Item #: 12566 | Model #: W0204ML1060U
60-Amp 2/4 Outdoor Main Lug Load Center

60 amp
2 spaces, 4 circuits
Outdoor type nema 3R
Suitable for use as service entrance

Edit: Better yet, found a Square-D one at Lowes also for $24, I have a 20amp SQ-D breaker so just need the other 240v gfci and #10 wiring... Looking much brighter now vs. the pond mess I'll need to deal with...
 
  #14  
Old 04-01-11, 09:33 PM
ray2047's Avatar
Group Moderator
Join Date: Mar 2006
Location: USA
Posts: 33,051
Not mentioned in your list. You will need a 2 pole 30 amp breaker in the main panel to feed the subpanel. You will need a ground bar kit for the subpanel and a ground rod. Since the pump is only 4 amps if you already have an unused 20a 2 pole the electrician installed you could use that and then upgrade to 30a if needed.
 
  #15  
Old 04-06-11, 11:45 AM
Member
Thread Starter
Join Date: Mar 2011
Location: USA
Posts: 10
Progress!

Had a 30amp/20amp quad. Move a double to the other 30amp/20amp quad, and popped the spare quad into that. Ended up pulling 4 #10 2blacks, white, and green. Wow wire is pricey these days! So now I have 30amp to this subpanel with a 20amp/20amp quad. middle is pump (4 amp max), I'll use one 20amp for that LV transformer and now I have a spare that I'll run out to gazebo with an outdoor gfci outlet there. Still have to put the weather proof dual-gang in and I'm going to put a junction box in also to run all the separate LVs into +/- bars so it's not a tangle of wires..

 
  #16  
Old 04-06-11, 02:54 PM
ray2047's Avatar
Group Moderator
Join Date: Mar 2006
Location: USA
Posts: 33,051
Good progress. Thanks for letting us know.
 
  #17  
Old 04-06-11, 06:20 PM
Member
Thread Starter
Join Date: Mar 2011
Location: USA
Posts: 10
Thanks... One thing I was told by the electrician on-duty at Lowes was to save the hassle of pounding in a ground rod as I'm carrying over the ground from the main panel. Is that okay or should the ground rod be installed? I do have a rotary hammer to do it.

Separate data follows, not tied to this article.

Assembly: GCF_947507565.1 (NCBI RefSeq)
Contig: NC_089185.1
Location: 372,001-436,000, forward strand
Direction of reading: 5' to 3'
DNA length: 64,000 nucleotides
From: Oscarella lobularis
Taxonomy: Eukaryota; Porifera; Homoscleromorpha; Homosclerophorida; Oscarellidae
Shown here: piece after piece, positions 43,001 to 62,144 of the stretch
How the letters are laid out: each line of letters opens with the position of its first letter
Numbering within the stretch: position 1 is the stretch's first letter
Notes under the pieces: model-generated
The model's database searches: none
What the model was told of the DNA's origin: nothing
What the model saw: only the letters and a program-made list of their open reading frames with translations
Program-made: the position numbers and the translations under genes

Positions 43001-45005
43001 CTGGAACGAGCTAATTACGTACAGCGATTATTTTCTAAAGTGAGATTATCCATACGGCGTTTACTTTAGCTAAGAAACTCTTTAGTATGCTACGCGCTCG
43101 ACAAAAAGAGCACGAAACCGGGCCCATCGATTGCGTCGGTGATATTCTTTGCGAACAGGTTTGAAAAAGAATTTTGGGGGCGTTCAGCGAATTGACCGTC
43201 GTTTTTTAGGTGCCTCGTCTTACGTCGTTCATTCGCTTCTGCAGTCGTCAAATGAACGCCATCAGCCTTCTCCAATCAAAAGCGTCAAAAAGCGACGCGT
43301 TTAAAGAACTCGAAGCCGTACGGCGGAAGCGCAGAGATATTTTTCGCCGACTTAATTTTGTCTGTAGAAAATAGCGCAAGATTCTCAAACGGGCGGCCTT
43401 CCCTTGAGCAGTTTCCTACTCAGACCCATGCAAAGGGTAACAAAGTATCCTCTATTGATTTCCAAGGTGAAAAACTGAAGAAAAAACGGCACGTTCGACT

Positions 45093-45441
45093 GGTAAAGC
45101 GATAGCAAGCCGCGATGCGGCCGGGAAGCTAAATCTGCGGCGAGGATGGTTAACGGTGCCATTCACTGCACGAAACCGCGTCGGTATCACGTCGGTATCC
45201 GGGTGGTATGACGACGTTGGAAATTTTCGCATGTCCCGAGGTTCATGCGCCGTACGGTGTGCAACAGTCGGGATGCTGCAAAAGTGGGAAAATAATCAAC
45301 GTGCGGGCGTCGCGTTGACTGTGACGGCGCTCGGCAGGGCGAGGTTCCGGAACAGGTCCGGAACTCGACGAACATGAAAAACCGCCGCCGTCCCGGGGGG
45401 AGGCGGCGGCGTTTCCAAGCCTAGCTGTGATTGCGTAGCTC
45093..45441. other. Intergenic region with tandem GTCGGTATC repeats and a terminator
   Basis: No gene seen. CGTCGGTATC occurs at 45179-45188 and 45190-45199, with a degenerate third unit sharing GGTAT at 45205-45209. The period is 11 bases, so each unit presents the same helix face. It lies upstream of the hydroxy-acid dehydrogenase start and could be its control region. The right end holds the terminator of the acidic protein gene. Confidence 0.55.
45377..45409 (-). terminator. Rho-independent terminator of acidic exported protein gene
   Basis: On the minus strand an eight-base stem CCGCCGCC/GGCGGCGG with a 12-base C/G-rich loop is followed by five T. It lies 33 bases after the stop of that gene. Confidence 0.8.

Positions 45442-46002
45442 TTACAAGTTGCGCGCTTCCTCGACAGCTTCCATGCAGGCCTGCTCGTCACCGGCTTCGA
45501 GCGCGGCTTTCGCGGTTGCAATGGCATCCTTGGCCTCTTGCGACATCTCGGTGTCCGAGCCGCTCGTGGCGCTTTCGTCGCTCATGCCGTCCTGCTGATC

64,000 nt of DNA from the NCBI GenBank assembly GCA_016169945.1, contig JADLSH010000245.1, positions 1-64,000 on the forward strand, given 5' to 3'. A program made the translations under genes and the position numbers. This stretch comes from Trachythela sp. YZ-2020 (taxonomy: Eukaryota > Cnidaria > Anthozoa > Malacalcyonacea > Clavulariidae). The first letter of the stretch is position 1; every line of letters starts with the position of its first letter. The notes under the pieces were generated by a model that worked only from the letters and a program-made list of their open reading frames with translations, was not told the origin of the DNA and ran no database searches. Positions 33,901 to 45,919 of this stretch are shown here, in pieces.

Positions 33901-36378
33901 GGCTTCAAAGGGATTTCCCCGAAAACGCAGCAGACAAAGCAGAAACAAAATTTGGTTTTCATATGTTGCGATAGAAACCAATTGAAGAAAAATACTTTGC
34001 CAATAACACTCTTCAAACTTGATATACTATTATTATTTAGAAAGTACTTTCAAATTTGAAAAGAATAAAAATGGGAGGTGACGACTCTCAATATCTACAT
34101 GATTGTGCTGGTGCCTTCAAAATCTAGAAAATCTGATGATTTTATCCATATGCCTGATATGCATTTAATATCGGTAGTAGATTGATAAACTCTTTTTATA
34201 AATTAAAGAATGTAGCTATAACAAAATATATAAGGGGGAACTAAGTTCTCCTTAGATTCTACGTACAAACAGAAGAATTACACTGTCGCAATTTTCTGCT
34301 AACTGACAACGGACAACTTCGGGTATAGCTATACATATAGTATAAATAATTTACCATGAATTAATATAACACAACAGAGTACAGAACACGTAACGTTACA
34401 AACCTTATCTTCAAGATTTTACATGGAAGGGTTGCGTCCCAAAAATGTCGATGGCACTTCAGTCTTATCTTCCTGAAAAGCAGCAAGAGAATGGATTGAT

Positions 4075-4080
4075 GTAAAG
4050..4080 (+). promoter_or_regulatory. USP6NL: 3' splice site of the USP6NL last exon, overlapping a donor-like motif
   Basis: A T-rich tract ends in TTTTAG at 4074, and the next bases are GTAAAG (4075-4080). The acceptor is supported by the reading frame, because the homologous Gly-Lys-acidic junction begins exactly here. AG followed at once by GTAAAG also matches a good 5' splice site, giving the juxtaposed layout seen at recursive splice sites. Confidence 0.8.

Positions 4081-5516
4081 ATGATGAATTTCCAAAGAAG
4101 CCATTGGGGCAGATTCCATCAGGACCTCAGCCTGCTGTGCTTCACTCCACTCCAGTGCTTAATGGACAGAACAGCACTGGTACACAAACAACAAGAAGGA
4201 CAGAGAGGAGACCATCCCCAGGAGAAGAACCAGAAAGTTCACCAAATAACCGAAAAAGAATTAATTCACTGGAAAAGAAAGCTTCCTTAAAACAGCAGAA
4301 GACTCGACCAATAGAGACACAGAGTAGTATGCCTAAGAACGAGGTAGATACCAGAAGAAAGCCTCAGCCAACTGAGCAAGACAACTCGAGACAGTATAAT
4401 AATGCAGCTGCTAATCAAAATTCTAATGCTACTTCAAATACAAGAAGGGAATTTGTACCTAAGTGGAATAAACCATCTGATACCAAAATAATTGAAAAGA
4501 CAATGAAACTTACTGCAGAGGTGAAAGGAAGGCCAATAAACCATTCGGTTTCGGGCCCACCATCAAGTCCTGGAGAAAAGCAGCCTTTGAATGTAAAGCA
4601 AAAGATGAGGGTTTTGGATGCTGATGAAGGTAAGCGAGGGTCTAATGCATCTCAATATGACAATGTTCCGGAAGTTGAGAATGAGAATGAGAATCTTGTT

#18  
Old 04-06-11, 06:49 PM
Justin Smith's Avatar
Member
Join Date: Dec 2010
Location: Cressona, Pa, USA
Posts: 2,546
told by the electrician on-duty at Lowes
They're usually clueless, and they would probably actually be working in the field rather than lowe's. Unless they're retired. I would sink a rod just in case the panel gets struck.
 
  #19  
Old 04-06-11, 07:25 PM
ray2047's Avatar
Group Moderator
Join Date: Mar 2006
Location: USA
Posts: 33,051
As of the 2008 code a subpanel not within the same structure as the main panel requires a ground rod even if there are no other metallic pathways.
 
  #20  
Old 04-06-11, 08:03 PM
CasualJoe's Avatar
Member
Join Date: Jan 2010
Location: USA
Posts: 9,385
I was told by the electrician on-duty at Lowes
Hahahahaha If he's really an electrician, he's the only electrician Lowes has on staff!
 
  #21  
Old 04-06-11, 08:51 PM
Member
Thread Starter
Join Date: Mar 2011
Location: USA
Posts: 10
Originally Posted by CasualJoe View Post
Hahahahaha If he's really an electrician, he's the only electrician Lowes has on staff!
LOL, that's funny!

Originally Posted by ray2047 View Post
As of the 2008 code a subpanel not within the same structure as the main panel requires a ground rod even if there are no other metallic pathways.
Ah, if it's in the code then I'll do it, I'd rather be extra safe. The whole area, pump. filter, and sub-panel will eventually get a cinder-block enclosure with an access door in the front.

@Justin, yeah he looked retired...
 
  #22  
Old 04-07-11, 02:05 AM
Member
Join Date: Mar 2006
Location: NE Wis / Paris France{ In France for now }
Posts: 4,808
That look better however you still volating one more code any circuit have to be GFCI so you will need a GFCI breaker or receptle to meet the code in this area and there is not much leeway with the codes realted to swimming pool / spas

Merci,
Marc
 
Reply

Posting Rules
You may not post new threads
You may not post replies
You may not post attachments
You may not edit your posts

BB code is On
Smilies are On
[IMG] code is On
HTML code is Off
Trackbacks are Off
Pingbacks are Off
Refbacks are Off


Thread Tools
Search this Thread
Display Modes